Description: Groundwater plumes originating from continuously emitting sources are typically controlled by transverse mixing between the plume and reactants in the ambient solution. In two‐dimensional domains, heterogeneity causes only weak enhancement of transverse mixing in steady‐state flows. In three‐dimensional domains, more complex flow patterns are possible because streamlines can twist. In particular, spatially varying orientation of anisotropy can cause steady‐state groundwater whirls. We analyze steady‐state solute transport in three‐dimensional locally isotropic heterogeneous porous media with blockwise anisotropic correlation structure, in which the principal directions of anisotropy differ from block to block. For this purpose, we propose a transport scheme that relies on advective transport along streamlines and transverse‐dispersive mass exchange between them based on Voronoi tessellation. We compare flow and transport results obtained for a nonstationary anisotropic log‐hydraulic conductivity field to an equivalent stationary field with identical mean, variance, and two‐point correlation function disregarding the nonstationarity. The nonstationary anisotropic field is affected by mean secondary motion and causes neighboring streamlines to strongly diverge, which can be quantified by the two‐particle semivariogram of lateral advective displacements. An equivalent kinematic descriptor of the flow field is the advective folding of plumes, which is more relevant as precursor of mixing than stretching. The separation of neighboring streamlines enhances transverse mixing when considering local dispersion. We quantify mixing by the flux‐related dilution index, which is substantially larger for the nonstationary anisotropic conductivity field than for the stationary one. We conclude that nonstationary anisotropy in the correlation structure has a significant impact on transverse plume deformation and mixing. In natural sediments, contaminant plumes most likely mix more effectively in the transverse directions than predicted by models that neglect the nonstationarity of anisotropy. Natural sediments exhibit nonstationary anisotropic structures Nonstationary anisotropy causes secondary groundwater motion Secondary motion enhances transverse mixing and dilution
    Keywords: Nonstationarity ; Anisotropic Correlation Structure ; Secondary Motion ; Mixing ; Dilution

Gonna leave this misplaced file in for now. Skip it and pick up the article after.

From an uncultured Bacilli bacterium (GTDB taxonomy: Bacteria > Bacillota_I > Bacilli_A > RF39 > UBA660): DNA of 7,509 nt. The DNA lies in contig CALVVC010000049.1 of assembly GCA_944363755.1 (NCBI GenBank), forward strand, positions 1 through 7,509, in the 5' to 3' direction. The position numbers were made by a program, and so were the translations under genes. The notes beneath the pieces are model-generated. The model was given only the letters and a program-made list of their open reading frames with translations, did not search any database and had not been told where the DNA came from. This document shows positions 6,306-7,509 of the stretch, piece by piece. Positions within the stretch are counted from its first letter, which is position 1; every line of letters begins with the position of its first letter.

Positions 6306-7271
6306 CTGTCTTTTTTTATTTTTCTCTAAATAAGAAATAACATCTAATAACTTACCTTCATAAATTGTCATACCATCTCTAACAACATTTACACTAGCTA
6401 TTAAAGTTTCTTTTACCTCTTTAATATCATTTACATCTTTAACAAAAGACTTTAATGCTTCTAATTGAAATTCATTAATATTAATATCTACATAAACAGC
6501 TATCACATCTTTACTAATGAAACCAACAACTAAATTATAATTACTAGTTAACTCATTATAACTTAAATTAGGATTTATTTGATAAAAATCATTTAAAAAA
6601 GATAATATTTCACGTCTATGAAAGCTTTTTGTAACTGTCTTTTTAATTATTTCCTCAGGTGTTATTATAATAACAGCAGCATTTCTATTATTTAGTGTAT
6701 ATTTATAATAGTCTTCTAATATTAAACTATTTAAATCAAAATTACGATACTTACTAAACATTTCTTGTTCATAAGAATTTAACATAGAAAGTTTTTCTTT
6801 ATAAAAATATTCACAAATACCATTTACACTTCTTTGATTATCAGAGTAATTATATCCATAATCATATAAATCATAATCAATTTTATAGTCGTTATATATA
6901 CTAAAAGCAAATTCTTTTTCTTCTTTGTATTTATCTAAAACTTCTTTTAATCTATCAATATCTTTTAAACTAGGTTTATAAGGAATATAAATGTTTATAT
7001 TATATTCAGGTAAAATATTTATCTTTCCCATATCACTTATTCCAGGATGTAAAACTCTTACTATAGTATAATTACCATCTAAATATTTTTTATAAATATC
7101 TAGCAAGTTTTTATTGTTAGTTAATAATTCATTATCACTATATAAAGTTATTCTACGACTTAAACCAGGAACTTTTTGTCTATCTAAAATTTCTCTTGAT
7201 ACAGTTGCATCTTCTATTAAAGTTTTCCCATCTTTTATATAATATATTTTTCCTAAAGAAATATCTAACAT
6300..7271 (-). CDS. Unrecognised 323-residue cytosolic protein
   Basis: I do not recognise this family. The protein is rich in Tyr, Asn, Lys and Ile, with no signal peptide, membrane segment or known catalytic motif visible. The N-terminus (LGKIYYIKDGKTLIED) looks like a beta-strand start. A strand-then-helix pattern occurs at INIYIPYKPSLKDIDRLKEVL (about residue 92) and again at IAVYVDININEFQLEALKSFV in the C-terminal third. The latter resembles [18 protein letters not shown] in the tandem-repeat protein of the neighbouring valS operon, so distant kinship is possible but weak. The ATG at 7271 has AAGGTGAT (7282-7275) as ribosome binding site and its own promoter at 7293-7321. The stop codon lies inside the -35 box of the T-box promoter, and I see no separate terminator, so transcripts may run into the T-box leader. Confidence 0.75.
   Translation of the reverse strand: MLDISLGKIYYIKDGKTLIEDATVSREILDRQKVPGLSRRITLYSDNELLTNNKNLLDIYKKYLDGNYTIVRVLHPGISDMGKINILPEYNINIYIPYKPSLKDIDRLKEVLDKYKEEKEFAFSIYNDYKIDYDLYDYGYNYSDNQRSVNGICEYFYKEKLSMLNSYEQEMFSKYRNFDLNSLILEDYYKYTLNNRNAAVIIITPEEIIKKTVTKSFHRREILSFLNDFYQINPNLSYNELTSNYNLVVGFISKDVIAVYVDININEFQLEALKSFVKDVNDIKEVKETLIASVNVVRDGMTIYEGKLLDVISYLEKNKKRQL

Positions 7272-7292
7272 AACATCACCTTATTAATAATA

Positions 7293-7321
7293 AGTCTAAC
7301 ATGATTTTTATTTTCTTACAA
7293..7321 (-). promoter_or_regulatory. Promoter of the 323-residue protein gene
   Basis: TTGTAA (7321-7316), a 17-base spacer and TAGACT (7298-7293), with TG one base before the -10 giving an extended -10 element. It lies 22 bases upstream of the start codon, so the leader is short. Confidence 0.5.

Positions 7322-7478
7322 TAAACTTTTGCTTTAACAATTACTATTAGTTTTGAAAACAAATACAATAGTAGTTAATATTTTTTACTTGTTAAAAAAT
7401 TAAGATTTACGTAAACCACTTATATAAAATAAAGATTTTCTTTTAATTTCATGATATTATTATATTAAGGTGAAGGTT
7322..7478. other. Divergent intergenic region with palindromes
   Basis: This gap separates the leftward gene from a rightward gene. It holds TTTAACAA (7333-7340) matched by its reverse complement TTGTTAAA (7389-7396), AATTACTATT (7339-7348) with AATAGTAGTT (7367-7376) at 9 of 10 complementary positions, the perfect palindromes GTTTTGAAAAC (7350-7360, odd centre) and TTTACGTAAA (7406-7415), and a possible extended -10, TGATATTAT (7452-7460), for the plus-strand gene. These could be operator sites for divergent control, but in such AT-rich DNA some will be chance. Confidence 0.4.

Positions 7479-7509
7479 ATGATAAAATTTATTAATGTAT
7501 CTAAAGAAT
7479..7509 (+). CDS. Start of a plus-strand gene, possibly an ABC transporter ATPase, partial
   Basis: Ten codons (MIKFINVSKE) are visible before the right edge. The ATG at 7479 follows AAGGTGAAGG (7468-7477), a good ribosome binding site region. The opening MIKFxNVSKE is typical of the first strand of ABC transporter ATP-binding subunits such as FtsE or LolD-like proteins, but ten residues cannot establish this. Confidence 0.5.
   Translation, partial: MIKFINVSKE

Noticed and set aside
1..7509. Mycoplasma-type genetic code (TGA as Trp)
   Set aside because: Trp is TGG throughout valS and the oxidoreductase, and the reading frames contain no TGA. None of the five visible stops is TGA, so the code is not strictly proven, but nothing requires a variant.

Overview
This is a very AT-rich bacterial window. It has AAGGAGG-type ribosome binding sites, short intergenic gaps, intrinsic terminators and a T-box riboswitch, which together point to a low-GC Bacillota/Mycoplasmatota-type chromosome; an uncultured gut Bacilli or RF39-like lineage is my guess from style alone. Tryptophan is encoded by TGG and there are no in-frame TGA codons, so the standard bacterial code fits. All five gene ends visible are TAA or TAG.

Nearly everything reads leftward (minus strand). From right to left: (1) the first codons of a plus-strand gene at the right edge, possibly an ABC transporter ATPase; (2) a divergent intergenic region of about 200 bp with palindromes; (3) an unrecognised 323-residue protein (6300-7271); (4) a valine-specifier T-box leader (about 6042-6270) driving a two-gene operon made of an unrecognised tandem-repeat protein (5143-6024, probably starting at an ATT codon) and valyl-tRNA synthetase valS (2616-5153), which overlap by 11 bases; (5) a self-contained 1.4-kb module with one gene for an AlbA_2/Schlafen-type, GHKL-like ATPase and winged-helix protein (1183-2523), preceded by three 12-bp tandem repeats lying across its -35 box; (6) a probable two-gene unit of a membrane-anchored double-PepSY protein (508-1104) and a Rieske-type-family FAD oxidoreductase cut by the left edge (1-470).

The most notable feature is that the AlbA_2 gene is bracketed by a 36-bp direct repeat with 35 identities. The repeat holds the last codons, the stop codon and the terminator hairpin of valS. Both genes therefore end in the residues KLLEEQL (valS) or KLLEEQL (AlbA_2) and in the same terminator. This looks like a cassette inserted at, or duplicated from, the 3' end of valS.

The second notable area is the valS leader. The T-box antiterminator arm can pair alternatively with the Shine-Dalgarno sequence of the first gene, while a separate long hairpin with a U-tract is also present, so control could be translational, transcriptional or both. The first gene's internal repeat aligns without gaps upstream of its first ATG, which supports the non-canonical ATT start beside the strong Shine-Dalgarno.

ISSN: 0043-1397
    E-ISSN: 1944-7973
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  • 9
    In: Water Resources Research, December 2016, Vol.52(12), pp.9218-9227
    Description: While stochastic subsurface hydrology has been tremendously successful in understanding how the spatial variability of hydraulic conductivity affects conservative solute transport in idealized settings, it has gained little impact in practice. This is the case because typical assumptions needed for the derivation of analytical expressions are too restrictive for practical applications and often geologically implausible, small‐scale variation of hydraulic conductivity is by far not the only cause of uncertainty when considering the fate and remediation of pollutants, and the research community has not developed enough methods that can directly be used by practitioners. To overcome these shortcomings, we propose putting more emphasis on providing easy‐to‐use tools to generate realistic realizations of subsurface properties that are conditioned on all data measured at a site, extending the focus from hydraulic conductivity only to all parameters and processes relevant for reactive transport, making use of self‐organizing principles of reactive transport to conceptually simplify the problem, and addressing conceptual uncertainty by stochastic methods. Stochastic methods have rarely been used in practice Assumptions of closed‐form expressions are too restrictive More useful tools for practitioners are needed
    Keywords: Stochastic Subsurface Hydrology ; Contaminant Transport ; Mixing ; Reactive Transport ; Uncertainty
    ISSN: 0043-1397
    E-ISSN: 1944-7973
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  • 10
    In: Water Resources Research, December 2016, Vol.52(12), pp.9390-9411
    Description: We present a semianalytical model for the transport of solutes being subject to sorption in porous aquifers. We couple a travel time‐based model of advective transport with a spherical diffusion model of kinetic sorption in nonuniform material mixtures. The model is formulated in the Laplace domain and transformed to the time domain by numerical inversion. By this, three‐dimensional transport of solutes undergoing mass transfer between aqueous and solid phases can be simulated very efficiently. The model addresses both hydraulic and reactive heterogeneity of porous aquifers by means of hydrofacies, which function as homogeneous but nonuniform subunits. The total exposure time to each of these subunits controls the magnitude of sorption effects, whereas the particular sequence of facies through which the solute passes is irrelevant. We apply the model to simulate the transport of phenanthrene in a fluvio‐glacial aquifer, for which the hydrofacies distribution is known at high resolution, the lithological composition of each facies has been analyzed, and sorption properties of the lithological components are available. Taking the fully resolved hydrofacies model as reference, we evaluate different approximations referring to lower information levels, reflecting shortcomings in typical modeling projects. The most important feature for a good description of both the main breakthrough and tailing of phenanthrene is the nonuniformity of the porous medium. While spatial heterogeneity of chemical properties might be neglected without introducing a large error, an approximation of the facies' composition in terms of a uniform substitute material considerably compromises the quality of the modeling result. Efficient semianalytical transport model for sorbing solutes in heterogeneous porous media Hydraulic and reactive heterogeneity are considered by spatially distributed nonuniform hydrofacies Results show major significance of facies nonuniformity to accuracy of simulated solute breakthrough
    Keywords: Mathematical Model ; Solute Transport ; Kinetic Sorption ; Aquifer Heterogeneity
    ISSN: 0043-1397
    E-ISSN: 1944-7973